|About 100 miles west of Lubbock, TX, you'll find the Pitchfork Land & Cattle Company. The enormous 165,000 acre ranch can hold up to 4000 cows, but after a disastrous drought in 2011 and a bad wildfire to boot, the ranch is now home to only 1600 cows (plus calves and bulls).
First, let's go over some terminology:
Cow: A female who has calved
Heifer: A female who has not calved
Calf: Baby cow
Bull: Intact male
Steer: Castrated male
Calf fries: A cowboy delicacy eaten after the bull calves are turned into steers. Known elsewhere as Rocky Mountain Oysters. Here, they are soaked in beer and then breaded and deepfried.
We were told that basic cowboy math is as follows. A section of land is 640 acres, or 1 square mile. If you get 18 inches of rain per year, the land can support 18 cows per section. If you get 22 inches of rain, 22 cows per section. And so on.
With nearly 258 sections (square miles), Pitchfork would have about 15.5 cows per section if it were fully stocked. Right now it has less, of course.
But when one says "4000 cows," it's meant literally. 4000 cows - females who have calved. The ranch also has their calves - presumably one or two per cow - and one bull per 25 cows - or 160 bulls.
We drove along for at least a half an hour without even seeing a cow, the ranch is so huge
Initially, they had red cows with white faces, a breed called Hereford. But black Angus cows became popular with consumers, so they began stocking them.
Each year, calves are born in March. They stay with their mothers, graze, and drink milk for six or seven months. They get a first round of vaccines shortly after birth and then they are left alone after that until about October.
In October, the calves are moved into pens where they are weaned for a few days. This is a rough time for the calves, since they still want their mothers initially. During this time, they are given a second round of vaccines for a respiratory illness that is a common affliction in feedlots. Then they are moved to a field of winter wheat for a period of time. Unlike the native grasses here that grow mostly in the summer, wheat grows in the winter, allowing the calves to keep gaining weight. And then - off to the feedlot.
All of the steers go to the feedlot, but only 75-80% of the heifers go, because the rest stay on the ranch to breed and raise their own calves. A cow's gestation period is nine months, so the ranch will try to get the cows pregnant in June and July each year. They want the calves to come in March so that as the calves have their greatest milk needs, the pastures provide the most amount of food to the cows.
If, in any year, a cow does not get pregnant, she goes to the slaughterhouse to become ground beef. Cows don't go to the feedlot. The manager of the ranch told us he'll often select heifers of older cows to keep on the ranch for breeding, because if he's got a 10 year old cow, that means she's calved every year since her second birthday, and she's very fertile. Hopefully, her offspring will be very fertile as well.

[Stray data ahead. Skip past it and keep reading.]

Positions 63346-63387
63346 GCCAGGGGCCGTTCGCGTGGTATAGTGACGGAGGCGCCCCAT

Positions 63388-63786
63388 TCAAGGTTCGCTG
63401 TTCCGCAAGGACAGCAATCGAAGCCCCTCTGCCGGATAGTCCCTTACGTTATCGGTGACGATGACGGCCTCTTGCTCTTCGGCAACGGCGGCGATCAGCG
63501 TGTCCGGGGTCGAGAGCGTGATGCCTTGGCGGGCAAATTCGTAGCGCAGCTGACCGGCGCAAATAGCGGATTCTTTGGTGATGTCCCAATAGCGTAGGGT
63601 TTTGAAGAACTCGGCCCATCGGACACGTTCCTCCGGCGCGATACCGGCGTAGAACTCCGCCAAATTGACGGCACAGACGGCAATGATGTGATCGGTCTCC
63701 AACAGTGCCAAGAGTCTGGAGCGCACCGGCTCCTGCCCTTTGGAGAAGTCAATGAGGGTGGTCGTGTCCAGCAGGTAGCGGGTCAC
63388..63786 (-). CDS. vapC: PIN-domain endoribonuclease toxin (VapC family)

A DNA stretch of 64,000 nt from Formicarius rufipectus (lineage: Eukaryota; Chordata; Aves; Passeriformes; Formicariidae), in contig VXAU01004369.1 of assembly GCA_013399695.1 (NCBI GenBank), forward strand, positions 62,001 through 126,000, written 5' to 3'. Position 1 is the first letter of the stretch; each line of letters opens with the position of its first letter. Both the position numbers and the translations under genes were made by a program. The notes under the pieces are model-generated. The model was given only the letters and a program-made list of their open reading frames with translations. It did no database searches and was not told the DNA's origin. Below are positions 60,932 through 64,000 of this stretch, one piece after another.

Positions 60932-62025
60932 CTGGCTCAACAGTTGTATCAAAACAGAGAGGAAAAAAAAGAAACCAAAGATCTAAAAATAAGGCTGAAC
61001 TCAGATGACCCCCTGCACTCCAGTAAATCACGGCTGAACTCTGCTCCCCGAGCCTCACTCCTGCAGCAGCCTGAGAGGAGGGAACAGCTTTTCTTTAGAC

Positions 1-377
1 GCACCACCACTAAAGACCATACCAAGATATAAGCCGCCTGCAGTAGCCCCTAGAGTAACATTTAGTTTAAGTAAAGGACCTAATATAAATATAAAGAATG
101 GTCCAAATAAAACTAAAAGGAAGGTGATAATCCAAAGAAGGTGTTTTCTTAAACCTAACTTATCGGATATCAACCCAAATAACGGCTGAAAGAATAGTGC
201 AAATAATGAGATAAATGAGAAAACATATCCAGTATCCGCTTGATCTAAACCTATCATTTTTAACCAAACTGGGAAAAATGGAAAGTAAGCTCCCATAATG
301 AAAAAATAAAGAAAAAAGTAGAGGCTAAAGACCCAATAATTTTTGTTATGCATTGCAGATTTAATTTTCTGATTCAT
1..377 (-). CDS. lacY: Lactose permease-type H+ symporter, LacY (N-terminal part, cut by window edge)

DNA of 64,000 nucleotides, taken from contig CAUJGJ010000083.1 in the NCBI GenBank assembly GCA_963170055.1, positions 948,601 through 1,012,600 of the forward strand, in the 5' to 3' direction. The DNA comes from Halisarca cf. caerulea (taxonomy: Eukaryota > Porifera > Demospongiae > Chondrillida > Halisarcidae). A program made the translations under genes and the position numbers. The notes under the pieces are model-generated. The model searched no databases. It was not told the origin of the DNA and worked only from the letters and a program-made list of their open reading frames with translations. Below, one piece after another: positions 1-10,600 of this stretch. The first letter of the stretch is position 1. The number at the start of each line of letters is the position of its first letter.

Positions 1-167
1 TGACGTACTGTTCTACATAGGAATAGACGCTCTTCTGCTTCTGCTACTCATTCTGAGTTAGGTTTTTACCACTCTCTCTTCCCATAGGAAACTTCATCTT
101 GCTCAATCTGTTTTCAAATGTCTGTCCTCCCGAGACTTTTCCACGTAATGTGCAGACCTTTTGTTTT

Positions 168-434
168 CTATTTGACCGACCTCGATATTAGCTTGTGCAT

Aside from the vaccines, the cows at the ranch get no antibiotics, no hormones, and no feed aside from what they graze. If an animal gets sick, it is treated with antibiotics but then it's tracked individually and sold without a claim of "no antibiotics." Those who remain healthy and never require antibiotics can be sold with a claim of no antibiotics.
West Texas receives little rainfall, but the native grasses are very healthy cattle feed. The rugged, hilly land cannot be used to grow crops, but it can grow cattle. A few grasses that the cattle eat are buffalo grass and blue grama:
There are also some plants out there that are not so good. Some plants like broomweed are toxic to the cattle if eaten in high enough quantities. Others, like the mesquite trees, simply take up space and scarce water but don't provide food for the cattle. The ranch manages the mesquite by removing it. (This is what George W. Bush meant when he said he was clearing brush on his ranch.)
To manage the cattle, they operate on a "take half, leave half" philosophy. That means, they put the cattle on a pasture with the goal of the cattle eating half of the grass that's there. Then they move the cattle somewhere else and let that first pasture recover. They don't move the cattle frequently though - maybe once a year. The pastures are each enormous and it's a major effort to round up the cattle. The cowboys do this on horseback.
Another way they manage the cattle is by making sure that water is well-distributed around the ranch so that the cattle don't overgraze one area and neglect others.
A wind-powered well. They also have solar powered wells.
The headquarters of the ranch